Here is Rounds’s bio on his website. He offers a “Constitution Refresher” lecture and was an attorney for the Tennessee Firearms Association, though a more prominent part of his practice seems to have been contesting speeding tickets.

Other websites identify Rounds as “Education Committee Chairman--Tennessee Tea Party Coalition, Fayette County Tea Party.” He was on the board of the Tennessee Conservatives Fund, and headed the Libertarian Party of Shelby County. However, his form of libertarianism does not preclude the government from telling people whom they can marry or whether they can enter the country.

Naturally, I was most curious about Rounds’s views on American history. For example, in 2008 he wrote about the aftermath of the Civil War:
Reconstruction was the Marshall plan in reverse, a military occupation which concentrated on keeping all the experienced, competent public officials out of public affairs, to tax and restrict economic activity, and to maintain a monologue of hatred against the former rebels. Reconstruction was successful in driving the entire South deeper into poverty and chaos than it had been at the end of the war.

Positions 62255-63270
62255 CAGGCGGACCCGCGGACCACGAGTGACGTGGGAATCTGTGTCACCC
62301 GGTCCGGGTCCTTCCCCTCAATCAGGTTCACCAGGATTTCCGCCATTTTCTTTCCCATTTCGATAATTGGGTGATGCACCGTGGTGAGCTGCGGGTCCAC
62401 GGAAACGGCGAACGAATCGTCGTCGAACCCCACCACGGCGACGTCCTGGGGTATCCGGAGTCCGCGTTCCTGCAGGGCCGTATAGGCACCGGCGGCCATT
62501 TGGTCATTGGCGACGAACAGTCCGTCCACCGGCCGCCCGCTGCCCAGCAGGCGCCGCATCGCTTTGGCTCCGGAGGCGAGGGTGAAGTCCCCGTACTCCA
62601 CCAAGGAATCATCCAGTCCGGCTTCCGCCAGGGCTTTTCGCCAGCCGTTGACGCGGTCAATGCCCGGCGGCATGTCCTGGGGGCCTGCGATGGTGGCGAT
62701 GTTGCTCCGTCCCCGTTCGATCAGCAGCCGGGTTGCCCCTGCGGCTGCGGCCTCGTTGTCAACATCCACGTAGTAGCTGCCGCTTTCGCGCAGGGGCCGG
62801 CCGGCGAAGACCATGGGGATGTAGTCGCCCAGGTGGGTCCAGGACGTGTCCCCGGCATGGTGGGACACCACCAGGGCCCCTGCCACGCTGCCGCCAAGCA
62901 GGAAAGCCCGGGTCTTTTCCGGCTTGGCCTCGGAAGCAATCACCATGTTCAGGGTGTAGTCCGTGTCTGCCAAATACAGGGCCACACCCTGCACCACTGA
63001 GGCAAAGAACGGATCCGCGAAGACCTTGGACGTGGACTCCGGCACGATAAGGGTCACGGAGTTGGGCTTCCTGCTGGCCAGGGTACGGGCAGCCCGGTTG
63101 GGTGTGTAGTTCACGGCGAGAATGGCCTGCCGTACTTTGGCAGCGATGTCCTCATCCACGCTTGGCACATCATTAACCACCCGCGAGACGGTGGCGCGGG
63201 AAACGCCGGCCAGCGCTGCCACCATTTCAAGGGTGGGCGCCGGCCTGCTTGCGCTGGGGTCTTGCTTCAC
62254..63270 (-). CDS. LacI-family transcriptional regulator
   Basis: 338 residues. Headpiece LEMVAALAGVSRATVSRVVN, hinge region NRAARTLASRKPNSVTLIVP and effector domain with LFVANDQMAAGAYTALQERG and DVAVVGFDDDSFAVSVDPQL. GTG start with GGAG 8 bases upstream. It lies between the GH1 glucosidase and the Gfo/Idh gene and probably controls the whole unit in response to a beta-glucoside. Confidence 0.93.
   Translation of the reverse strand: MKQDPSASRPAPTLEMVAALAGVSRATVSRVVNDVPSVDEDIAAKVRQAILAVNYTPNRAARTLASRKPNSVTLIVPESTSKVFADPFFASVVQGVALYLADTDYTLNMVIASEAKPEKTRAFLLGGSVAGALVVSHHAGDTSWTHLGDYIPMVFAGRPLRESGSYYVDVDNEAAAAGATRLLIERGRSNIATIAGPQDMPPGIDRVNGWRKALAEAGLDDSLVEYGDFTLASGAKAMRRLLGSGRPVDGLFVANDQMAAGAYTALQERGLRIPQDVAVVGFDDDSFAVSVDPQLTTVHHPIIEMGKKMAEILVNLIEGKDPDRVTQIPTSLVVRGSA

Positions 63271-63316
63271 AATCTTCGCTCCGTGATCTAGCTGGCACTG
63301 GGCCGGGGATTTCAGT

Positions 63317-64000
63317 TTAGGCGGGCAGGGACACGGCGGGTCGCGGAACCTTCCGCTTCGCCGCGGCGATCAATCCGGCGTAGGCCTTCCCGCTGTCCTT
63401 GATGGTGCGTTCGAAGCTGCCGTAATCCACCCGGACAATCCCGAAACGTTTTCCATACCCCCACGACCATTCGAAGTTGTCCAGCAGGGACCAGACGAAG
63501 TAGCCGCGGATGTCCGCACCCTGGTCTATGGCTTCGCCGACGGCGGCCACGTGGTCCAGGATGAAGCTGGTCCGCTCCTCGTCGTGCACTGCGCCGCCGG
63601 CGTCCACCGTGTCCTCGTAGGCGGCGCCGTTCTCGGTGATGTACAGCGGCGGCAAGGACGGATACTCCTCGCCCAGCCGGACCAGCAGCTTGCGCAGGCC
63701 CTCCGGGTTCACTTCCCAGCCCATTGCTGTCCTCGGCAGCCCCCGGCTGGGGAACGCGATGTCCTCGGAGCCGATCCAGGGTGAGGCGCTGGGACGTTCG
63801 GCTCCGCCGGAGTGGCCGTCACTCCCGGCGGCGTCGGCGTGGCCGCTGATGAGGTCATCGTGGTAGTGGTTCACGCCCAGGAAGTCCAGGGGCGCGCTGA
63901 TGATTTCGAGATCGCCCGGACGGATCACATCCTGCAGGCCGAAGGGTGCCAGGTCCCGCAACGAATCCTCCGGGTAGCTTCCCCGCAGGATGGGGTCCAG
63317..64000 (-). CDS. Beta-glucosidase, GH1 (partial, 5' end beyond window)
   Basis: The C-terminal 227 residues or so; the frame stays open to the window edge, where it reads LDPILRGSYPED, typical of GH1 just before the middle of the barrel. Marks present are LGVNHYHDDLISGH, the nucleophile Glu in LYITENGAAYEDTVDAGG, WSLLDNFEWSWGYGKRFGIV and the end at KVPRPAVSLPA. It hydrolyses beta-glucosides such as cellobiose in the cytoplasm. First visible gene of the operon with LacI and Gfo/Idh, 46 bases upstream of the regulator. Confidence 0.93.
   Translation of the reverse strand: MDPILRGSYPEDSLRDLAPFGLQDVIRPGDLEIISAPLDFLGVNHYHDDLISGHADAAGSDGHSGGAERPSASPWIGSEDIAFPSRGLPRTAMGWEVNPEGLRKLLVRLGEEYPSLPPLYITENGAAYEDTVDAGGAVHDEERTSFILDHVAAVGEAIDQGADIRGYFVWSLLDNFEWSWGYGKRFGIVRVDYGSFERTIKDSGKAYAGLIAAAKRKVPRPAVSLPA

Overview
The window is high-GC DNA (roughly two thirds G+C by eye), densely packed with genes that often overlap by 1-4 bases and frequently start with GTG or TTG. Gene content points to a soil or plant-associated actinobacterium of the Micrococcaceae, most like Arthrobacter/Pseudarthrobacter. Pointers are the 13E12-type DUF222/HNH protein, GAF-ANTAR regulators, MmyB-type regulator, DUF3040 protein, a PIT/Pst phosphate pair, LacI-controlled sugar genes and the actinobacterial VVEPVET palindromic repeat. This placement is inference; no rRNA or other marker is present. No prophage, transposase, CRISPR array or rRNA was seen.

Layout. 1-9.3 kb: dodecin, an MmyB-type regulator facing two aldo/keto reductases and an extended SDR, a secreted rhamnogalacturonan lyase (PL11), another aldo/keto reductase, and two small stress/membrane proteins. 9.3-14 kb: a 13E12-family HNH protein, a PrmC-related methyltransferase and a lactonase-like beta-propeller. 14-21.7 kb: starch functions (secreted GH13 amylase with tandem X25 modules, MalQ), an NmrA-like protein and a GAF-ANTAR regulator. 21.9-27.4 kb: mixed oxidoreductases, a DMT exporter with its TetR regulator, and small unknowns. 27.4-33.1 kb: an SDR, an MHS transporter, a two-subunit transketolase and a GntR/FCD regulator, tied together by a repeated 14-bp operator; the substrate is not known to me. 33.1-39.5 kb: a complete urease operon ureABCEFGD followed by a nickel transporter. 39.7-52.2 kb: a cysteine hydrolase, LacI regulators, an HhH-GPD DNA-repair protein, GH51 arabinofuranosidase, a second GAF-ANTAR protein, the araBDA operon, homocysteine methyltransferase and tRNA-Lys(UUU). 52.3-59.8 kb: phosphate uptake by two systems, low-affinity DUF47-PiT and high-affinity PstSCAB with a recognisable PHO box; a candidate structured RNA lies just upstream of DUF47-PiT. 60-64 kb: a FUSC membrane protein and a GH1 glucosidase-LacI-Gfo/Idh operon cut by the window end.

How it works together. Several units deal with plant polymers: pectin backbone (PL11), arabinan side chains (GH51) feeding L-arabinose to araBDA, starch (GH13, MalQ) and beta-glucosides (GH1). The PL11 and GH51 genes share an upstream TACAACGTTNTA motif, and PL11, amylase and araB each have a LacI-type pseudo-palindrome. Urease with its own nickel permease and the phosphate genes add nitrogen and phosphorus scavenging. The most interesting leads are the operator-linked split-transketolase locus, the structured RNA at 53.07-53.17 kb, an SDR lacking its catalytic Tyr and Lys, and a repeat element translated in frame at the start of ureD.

In addition, this site says:
Hal has drafted a booklet on why the South seceded and he has copyrighted a T-shirt featuring the Rebel’s Creed that he sells.
I haven’t found those texts, but the evidence suggests that Rounds is an adherent of the Lost Cause of the Confederacy.

What is his understanding of the early republic? On 9 Apr 2009 Rounds published a letter in the Commercial Appeal that claimed “Obama Is Extinguishing Our Spark” [and, perhaps, blocking our precious bodily fluids] this way:
The Somali pirates’ attack on an American ship is an event that illustrates the conflict between the American character and President Barack Obama’s vision.

Americans have always been the exception: From our beginnings, rather than pay the ransom the European powers had been yielding to the Arab hijackers of that time, we chanted “millions for defense, but not one cent for tribute,” and Thomas Jefferson sent the Marines to release American hostages. . . .